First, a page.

Lung 2ww Care Pathway

Review in progress

Disclaimer: The guidance contains helpful primary care information for management of referrals and up to date referral criteria. These guidelines are locality specific to best reflect local services. This guidance does not override or replace the individual responsibility of healthcare and social care professionals involved in the delivery of care to make informed professional judgements appropriate to the circumstances of the individual.

Scope

REFERRAL GUIDELINES FOR SUSPECTED LUNG CANCER (All patients will be seen within 2 weeks of referral)

  • Refer a patient who presents with symptoms suggestive of lung cancer as detailed in the NICE guidance below.
  • Only refer when patient is available to attend an appointment within the next 14 days.

Assessment

Investigations

  • All Patients being referred as USC should have had a recent CXR
  • Consider IMMEDIATE referral for patients with signs of Superior Vena Caval Obstruction or Stridor
  • The following blood tests must have been done in the last 6 weeks (FBC, U&E, eGFR Ca & LFT and INR/clotting

Please refer to NICE referral guidelines for suspected cancer

Referral

Referral Criteria

Immediate referral as an emergency:

  • Patients with signs of Superior Vena Caval Obstruction (swelling of the face/neck with fixed elevation of jugular venous pressure) or Stridor

Urgent 2ww:

  • Unexplained haemoptysis (in smokers or ex-smokers aged 40 years and older)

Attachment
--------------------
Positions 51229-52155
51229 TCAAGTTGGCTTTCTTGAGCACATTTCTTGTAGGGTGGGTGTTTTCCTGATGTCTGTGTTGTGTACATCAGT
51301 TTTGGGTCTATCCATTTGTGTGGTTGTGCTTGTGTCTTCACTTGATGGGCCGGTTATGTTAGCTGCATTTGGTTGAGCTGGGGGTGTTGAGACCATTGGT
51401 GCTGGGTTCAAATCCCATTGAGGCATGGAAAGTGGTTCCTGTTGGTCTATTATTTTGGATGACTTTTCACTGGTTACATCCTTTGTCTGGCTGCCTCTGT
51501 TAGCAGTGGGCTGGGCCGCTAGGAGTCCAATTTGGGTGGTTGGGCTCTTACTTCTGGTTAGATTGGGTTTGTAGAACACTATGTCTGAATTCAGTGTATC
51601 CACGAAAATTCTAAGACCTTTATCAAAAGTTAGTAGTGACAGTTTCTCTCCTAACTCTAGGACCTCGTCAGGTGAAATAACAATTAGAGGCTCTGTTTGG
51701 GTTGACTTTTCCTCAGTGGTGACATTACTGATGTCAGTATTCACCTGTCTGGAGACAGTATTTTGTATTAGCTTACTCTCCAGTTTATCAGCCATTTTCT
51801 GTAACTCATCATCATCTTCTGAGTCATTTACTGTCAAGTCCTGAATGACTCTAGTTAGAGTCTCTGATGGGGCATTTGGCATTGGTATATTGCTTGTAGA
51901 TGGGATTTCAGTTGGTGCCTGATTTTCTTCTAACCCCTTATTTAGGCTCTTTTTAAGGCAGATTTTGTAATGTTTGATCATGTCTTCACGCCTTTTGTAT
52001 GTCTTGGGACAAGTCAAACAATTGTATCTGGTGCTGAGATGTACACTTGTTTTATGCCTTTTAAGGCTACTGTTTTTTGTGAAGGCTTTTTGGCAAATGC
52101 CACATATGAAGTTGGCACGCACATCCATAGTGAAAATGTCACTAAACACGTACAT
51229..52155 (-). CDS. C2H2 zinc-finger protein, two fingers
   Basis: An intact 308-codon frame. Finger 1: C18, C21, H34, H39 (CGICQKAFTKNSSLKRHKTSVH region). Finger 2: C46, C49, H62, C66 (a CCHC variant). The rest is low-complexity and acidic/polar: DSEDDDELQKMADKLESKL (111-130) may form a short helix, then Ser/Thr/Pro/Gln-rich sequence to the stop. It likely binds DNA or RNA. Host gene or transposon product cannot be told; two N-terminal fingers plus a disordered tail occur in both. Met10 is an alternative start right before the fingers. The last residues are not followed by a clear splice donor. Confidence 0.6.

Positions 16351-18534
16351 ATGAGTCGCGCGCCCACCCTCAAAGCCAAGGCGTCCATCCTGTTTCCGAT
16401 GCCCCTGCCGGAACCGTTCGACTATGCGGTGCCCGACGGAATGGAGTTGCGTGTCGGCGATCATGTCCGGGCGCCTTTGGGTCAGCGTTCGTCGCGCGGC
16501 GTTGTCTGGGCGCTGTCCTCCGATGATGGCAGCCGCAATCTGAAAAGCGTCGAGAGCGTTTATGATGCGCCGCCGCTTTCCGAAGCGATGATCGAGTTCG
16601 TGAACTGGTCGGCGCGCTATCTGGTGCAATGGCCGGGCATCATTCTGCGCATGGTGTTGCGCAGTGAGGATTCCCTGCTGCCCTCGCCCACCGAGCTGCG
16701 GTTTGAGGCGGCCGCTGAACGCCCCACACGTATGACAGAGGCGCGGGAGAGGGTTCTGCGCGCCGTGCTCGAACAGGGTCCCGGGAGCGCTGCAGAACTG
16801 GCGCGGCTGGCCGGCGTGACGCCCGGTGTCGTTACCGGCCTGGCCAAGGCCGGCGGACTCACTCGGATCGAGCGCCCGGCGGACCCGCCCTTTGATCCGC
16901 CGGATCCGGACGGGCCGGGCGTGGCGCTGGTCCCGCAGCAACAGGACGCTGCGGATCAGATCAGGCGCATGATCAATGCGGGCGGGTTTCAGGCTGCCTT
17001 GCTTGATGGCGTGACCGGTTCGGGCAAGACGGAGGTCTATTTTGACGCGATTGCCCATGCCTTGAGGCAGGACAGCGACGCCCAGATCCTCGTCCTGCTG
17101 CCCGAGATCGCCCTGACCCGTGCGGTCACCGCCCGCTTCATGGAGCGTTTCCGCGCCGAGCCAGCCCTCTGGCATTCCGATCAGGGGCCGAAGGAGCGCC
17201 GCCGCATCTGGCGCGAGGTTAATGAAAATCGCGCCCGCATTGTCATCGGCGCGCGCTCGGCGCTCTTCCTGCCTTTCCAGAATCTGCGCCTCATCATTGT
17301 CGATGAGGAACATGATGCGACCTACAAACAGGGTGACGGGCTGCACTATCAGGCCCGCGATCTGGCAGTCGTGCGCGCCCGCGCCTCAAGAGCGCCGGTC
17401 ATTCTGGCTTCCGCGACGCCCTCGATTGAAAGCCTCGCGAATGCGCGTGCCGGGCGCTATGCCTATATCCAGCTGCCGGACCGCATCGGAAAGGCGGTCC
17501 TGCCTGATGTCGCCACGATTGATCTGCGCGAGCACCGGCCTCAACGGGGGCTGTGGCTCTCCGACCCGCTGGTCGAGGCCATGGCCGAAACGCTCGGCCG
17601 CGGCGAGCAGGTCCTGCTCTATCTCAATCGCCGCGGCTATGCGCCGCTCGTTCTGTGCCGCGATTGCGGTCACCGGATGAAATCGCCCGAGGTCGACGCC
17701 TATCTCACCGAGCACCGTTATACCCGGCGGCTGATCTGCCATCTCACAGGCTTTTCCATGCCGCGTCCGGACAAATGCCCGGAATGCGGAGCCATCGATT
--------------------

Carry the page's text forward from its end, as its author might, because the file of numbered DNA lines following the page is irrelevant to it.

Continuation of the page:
• A chest X-ray suggestive of lung cancer (including pleural effusion and slowly resolving consolidation)
  • A normal chest X-ray where there is a high suspicion of lung cancer
  • A history of asbestos exposure and recent onset of chest pain, shortness of breath or unexplained systemic symptoms where a chest X-ray indicates pleural effusion, pleural mass or any suspicious lung pathology

Urgent Chest X-ray

  • Refer urgently for chest X-ray (the report should be returned within 5 days) for patients with any of the following:
  • Haemoptysis
  • Unexplained or persistent (longer than 3 weeks):
    • chest and/or shoulder pain
    • dyspnoea
    • weight loss
    • persistent or recurrent chest infections
    • hoarseness
    • finger clubbing
    • cervical or supraclavicular lymphadenopathy
    • cough
    • features suggestive of metastasis from a lung cancer (for example secondaries in the brain, bone, liver, skin)
    • thrombocytosis
  • Underlying chronic respiratory problems with unexplained changes in existing symptoms

Risk factors:

  • The following patients have a high risk of developing lung cancer:
    • All current or ex-smokers
    • Patients with chronic obstructive pulmonary disease
    • People who have been exposed to asbestos
    • People with a previous history of cancer (especially head and neck)
  • An urgent referral for a chest X-ray or to a specialist can be considered sooner in these patients (for example if signs and symptoms have lasted less than 3 weeks).

Referral Instructions

Supporting Information

Assurance & Governance

  • This guidance was developed on: 05.2017
  • This guidance was ratified by: OSCAR Assurance Group
  • Date ratified: 05.2017
  • Publication Date: 05.2017
  • Review Date: 05.2019
  • Ref No: CA8 – 05.2017
Any feedback or suggestions to improve this guidance should be sent to: oscaradmin@this.nhs.uk
Only the electronic version is maintained, once printed this is no longer a controlled document

 

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